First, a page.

With its golden tufts of plumage rising from the sides of its head and its striking crimson eyes, the Eared Grebe already stands out from the crowd, but witnessing their mating ritual elevates the experience of spotting this waterbird to a whole other level. Pairs will swim side by side, turning their heads and calling loudly. This is followed by the male and female simultaneously rising up, out of the water into a rush across the water.
For Eared Grebes, the Colorado River Delta provides critical habitat. 90% of the overwintering population of Eared Grebes spend their time at the Salton Sea, which was created as the result of a massive flood of the Colorado River in 1905. Audubon California is working with government agencies and other stakeholders to ensure that the Sea remains a healthy place for this and other species. It is heartening to think what the loss of this habitat would mean for this convivial waterbird. California has lost more than 90% of its natural wetlands -- without the Salton Sea, Eared Grebes have nowhere else to go.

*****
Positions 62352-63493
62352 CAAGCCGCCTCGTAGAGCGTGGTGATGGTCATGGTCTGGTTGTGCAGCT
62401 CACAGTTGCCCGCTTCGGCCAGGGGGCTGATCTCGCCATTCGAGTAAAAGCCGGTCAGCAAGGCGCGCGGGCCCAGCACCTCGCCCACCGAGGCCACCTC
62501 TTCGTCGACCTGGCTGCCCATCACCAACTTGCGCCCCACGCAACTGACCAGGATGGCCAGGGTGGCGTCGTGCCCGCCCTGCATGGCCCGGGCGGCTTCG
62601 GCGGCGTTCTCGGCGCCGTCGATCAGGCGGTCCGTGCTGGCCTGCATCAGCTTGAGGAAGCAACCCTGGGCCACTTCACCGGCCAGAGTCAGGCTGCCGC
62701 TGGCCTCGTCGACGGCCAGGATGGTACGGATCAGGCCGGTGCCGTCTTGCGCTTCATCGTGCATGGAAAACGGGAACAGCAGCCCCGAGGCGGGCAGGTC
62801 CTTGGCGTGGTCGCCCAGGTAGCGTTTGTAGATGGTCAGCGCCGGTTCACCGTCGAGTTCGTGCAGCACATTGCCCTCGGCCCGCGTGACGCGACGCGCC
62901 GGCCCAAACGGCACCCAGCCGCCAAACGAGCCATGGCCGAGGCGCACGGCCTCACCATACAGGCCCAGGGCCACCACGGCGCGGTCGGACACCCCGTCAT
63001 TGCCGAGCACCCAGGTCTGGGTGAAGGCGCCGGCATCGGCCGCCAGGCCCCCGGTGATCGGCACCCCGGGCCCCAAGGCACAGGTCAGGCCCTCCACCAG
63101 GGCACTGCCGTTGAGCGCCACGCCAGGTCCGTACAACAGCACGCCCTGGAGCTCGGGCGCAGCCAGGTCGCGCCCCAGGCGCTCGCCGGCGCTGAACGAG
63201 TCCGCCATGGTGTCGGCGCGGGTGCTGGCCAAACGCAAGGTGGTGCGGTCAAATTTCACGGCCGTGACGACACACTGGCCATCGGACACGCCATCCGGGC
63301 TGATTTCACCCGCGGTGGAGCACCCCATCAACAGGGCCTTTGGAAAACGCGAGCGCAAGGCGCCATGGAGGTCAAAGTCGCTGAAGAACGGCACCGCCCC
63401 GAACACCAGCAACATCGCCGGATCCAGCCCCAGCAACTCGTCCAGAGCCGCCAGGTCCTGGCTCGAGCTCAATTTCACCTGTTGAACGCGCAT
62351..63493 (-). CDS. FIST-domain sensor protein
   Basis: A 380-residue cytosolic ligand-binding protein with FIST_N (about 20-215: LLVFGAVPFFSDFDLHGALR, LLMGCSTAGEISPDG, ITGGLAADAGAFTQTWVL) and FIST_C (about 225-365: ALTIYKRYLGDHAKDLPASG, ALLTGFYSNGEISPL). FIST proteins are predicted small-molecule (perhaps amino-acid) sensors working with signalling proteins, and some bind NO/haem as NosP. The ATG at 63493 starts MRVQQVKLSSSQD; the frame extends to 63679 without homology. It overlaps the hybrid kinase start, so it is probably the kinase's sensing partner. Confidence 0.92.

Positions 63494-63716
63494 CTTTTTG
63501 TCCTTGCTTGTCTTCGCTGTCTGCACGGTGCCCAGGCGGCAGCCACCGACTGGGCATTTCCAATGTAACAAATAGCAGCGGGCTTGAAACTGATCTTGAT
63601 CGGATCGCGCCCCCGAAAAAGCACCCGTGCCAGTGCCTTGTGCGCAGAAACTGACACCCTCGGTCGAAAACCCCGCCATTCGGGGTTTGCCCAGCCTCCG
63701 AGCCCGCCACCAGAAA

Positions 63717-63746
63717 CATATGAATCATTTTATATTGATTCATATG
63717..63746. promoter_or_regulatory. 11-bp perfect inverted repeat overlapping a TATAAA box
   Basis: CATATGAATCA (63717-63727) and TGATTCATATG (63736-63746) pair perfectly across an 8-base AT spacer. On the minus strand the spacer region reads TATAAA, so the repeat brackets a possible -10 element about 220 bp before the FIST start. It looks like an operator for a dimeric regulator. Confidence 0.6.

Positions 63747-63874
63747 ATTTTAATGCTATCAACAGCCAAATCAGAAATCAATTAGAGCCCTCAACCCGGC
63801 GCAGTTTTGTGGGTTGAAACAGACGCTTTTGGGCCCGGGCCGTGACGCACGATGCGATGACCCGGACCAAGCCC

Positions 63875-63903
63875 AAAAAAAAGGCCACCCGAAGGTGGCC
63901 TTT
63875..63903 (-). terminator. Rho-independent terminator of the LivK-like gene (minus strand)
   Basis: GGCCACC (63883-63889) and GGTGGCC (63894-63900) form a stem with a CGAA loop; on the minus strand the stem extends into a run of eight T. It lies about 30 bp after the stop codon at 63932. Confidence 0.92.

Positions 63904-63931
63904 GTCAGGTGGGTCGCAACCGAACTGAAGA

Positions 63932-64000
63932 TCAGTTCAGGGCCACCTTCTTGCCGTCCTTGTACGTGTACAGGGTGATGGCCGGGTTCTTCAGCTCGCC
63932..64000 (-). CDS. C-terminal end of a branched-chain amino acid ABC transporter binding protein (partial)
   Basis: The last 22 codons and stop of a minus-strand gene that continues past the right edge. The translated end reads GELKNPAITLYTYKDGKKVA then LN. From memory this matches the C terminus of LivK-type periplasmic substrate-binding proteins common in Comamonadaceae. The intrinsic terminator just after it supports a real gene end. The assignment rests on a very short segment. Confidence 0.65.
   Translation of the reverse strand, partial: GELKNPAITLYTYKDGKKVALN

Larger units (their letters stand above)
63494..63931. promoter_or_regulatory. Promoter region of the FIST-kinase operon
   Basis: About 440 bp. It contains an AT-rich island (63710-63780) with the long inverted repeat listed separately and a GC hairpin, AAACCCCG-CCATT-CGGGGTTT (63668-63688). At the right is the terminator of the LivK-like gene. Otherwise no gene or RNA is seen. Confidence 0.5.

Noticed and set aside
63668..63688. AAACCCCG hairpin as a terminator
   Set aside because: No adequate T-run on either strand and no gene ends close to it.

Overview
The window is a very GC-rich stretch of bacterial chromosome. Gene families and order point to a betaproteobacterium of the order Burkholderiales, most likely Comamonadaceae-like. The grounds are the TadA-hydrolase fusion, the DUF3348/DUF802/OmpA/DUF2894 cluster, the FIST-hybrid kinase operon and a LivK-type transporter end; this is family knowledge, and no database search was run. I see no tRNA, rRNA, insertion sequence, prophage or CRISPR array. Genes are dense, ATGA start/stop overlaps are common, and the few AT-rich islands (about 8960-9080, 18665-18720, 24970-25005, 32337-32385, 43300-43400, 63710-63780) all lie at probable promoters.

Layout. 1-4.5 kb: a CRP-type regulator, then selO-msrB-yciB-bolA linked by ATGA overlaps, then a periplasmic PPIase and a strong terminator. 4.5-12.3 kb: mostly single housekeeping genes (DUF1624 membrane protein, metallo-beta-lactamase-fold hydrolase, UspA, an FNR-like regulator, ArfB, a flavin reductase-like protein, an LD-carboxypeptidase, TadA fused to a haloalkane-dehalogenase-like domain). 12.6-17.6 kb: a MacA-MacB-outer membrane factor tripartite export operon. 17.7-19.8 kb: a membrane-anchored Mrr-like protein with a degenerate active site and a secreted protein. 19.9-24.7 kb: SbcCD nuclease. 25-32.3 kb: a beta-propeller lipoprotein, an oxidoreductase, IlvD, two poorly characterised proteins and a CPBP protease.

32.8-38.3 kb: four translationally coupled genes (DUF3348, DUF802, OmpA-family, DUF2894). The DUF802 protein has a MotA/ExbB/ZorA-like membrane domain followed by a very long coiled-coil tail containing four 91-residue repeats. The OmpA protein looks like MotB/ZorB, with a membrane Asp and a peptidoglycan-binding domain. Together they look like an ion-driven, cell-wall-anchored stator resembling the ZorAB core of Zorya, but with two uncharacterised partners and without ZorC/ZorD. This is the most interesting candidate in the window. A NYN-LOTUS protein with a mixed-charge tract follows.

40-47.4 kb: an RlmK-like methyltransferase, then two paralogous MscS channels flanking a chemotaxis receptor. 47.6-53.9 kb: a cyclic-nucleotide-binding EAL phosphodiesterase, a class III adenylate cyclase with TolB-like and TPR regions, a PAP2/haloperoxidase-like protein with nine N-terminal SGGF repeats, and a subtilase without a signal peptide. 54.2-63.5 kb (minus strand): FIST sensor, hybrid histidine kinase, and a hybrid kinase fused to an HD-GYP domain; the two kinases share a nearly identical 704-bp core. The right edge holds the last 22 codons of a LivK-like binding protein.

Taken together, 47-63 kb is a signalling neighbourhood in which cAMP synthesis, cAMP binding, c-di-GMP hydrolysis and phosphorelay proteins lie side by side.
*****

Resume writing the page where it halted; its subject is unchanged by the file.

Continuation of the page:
But there is hope, California Governor Jerry Brown recently approved a state budget that includes funds for Salton Sea restoration efforts. The $80.5 million will ultimately come from Proposition 1 funds approved by voters in 2014. The funding will help the state pay for the development of a long-term management plan that seeks to address the problems created by reduced water deliveries to California’s largest inland lake. It will also jump-start restoration of habitat along the edge of the lake, creating infrastructure to move water to a number of habitat areas.
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